A somewhat modified form of my invention is shown in FIG. 3 which is a cross section of the top half of an actuator shown generally at numeral 39 having similar ballistic tolerant properties. In this embodiment a fragmentary part of a head end member is shown at numeral 40 including a fluid passage 42 which carries hydraulic fluid to a chamber 44 adjacent the head of a piston 46. Attached to the piston 46 is a rod consisting of a metal cylindrical internal member 48 surrounded by a composite sleeve 50 carried on upstanding ridges of member 48 in such manner as to create a significant space between members 48 and 50. Member 50 is plated on its exterior surface so that it may pass through the end member 52 of the cylindrical actuator 39. Located within end member 52 is a fluid passage 54 for carrying operating fluid to a chamber 56 on the right side of piston 46. Extending between end members 40 and 52 is a generally cylindrical barrel consisting of a metal cylindrical member 58 which carries the axial load on the actuator and which is wrapped with a filament such as a filament of aramid fiber impregnated with an epoxy resin. It's a function of this filament wrap 60 to provide a layer which will deflect relatively slow-moving or spent projectiles. Also carried between end members 40 and 52 and spaced internally from member 58 is a composite sleeve 62 which, has a metal plated internal surface against which the piston 46 moves.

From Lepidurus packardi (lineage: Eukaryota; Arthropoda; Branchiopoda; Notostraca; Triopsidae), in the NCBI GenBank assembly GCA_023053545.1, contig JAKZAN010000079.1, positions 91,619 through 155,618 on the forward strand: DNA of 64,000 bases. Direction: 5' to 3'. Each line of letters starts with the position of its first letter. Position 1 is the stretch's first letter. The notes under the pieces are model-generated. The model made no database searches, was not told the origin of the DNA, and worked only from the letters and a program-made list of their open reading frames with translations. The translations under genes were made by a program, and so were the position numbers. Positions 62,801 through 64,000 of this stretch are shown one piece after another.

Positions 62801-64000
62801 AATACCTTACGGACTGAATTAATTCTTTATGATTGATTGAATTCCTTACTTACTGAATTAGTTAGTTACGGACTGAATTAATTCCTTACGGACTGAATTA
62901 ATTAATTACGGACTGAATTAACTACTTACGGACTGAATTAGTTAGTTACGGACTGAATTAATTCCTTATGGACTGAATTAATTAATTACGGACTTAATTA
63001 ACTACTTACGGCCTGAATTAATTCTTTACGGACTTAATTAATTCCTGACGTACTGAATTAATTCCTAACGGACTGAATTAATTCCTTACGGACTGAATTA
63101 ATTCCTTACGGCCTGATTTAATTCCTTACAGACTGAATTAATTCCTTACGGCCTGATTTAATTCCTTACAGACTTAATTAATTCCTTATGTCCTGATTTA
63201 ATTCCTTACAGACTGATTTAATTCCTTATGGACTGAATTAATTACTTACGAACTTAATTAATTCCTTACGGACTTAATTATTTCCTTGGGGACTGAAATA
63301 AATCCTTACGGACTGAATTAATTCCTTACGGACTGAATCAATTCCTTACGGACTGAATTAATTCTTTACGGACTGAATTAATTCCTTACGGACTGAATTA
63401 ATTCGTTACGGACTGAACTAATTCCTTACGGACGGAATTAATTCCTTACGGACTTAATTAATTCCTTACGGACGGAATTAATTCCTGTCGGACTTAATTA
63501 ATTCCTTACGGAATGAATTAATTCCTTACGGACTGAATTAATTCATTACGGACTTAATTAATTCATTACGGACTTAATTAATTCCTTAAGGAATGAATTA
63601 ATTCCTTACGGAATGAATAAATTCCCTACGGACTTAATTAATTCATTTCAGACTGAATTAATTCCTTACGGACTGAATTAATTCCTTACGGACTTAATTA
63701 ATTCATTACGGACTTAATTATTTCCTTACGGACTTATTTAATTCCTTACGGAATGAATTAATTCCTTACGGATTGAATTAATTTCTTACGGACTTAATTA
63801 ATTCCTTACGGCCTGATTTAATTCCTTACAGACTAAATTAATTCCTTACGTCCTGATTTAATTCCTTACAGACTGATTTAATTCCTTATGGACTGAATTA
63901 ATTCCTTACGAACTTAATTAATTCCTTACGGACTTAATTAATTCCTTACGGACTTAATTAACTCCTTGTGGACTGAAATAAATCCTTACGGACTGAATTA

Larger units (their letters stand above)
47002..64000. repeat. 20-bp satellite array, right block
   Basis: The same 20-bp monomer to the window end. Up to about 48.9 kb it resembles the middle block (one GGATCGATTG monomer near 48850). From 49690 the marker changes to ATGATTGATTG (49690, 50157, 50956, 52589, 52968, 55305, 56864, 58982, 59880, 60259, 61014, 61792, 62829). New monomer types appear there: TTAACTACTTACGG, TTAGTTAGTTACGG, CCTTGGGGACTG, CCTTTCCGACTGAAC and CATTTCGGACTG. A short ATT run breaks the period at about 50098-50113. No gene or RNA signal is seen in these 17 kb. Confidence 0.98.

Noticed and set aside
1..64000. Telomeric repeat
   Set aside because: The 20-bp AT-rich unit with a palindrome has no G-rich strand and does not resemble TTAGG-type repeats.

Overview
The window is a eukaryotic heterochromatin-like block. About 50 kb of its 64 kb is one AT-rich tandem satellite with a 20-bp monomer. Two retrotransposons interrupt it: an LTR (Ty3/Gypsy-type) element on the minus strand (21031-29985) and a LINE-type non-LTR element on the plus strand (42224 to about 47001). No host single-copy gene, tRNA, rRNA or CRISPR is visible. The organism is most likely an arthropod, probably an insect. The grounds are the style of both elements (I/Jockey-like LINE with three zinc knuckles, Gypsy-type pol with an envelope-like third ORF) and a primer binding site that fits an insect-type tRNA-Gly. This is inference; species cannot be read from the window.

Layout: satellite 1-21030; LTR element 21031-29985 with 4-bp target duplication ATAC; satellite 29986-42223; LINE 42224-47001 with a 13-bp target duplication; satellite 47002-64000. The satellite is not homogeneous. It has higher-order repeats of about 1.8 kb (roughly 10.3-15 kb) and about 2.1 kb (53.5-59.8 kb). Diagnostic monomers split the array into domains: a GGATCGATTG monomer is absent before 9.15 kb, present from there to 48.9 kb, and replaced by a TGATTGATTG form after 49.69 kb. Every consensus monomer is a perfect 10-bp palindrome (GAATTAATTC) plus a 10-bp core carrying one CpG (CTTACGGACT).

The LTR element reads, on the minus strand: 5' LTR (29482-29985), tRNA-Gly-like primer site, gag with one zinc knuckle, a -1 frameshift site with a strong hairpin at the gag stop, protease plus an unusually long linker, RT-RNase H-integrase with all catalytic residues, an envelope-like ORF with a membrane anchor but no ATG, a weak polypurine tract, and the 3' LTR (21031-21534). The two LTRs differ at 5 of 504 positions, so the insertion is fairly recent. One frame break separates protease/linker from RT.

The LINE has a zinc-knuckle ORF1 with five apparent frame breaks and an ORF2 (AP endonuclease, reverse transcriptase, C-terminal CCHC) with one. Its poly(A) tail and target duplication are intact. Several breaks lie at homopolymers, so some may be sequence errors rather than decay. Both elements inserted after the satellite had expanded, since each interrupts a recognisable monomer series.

The actuator structure described provides ballistic protection first from slow-moving or relatively spent projectiles which may be deflected by the layers 60 without penetrating or significantly deforming the axial load bearing member 58. High velocity projectiles which will penetrate layer 60 and member 58 will in fact cause petalling deformation of member 58 but this deformation, in all probability, will not penetrate far enough to reach the composite sleeve 62. Should the projectile penetrate sleeve 62, it will simply punch through and will not cause petalling deformation of this layer. Therefore, the piston 46 will continue to be movable along the surface of member 62 even though the actuating fluid may be lost. Should the projectile continue further within the actuator entering chamber 56 and striking the cylindrical rod member 50, this member will also permit the projectile to simply punch through without causing a petalling deformation and therefore the rod member 50 will pass the internal passageway of end member 52 without interference from such damage. Even such a hit as will significantly deform member 48 will be unlikely to cause such deformation as to prevent members 48 and 50 from clearing the internal passageway of end member 52. It will thus be seen that a projectile could penetrate at several different levels within the actuator shown and, although the actuator itself is effectively put out of commission, the movement of the piston 46 and the rod members 48 and 50 will not be inhibited due to such damage.